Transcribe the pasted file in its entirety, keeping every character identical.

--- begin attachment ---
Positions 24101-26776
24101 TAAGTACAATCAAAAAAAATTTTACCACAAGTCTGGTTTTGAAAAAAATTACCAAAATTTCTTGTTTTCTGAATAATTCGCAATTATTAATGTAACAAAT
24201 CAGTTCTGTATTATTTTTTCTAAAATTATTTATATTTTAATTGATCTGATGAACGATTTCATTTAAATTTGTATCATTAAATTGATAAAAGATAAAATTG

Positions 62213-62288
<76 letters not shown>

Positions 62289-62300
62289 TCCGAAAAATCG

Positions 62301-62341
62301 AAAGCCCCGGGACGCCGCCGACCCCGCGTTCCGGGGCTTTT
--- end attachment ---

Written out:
Positions 24101-26776
24101 TAAGTACAATCAAAAAAAATTTTACCACAAGTCTGGTTTTGAAAAAAATTACCAAAATTTCTTGTTTTCTGAATAATTCGCAATTATTAATGTAACAAAT
24201 CAGTTCTGTATTATTTTTTCTAAAATTATTTATATTTTAATTGATCTGATGAACGATTTCATTTAAATTTGTATCATTAAATTGATAAAAGATAAAATTG

Positions 62213-62288
<76 letters not shown>

Positions 62289-62300
62289 TCCGAAAAATCG

Positions 62301-62341
62301 AAAGCCCCGGGACGCCGCCGACCCCGCGTTCCGGGGCTTTT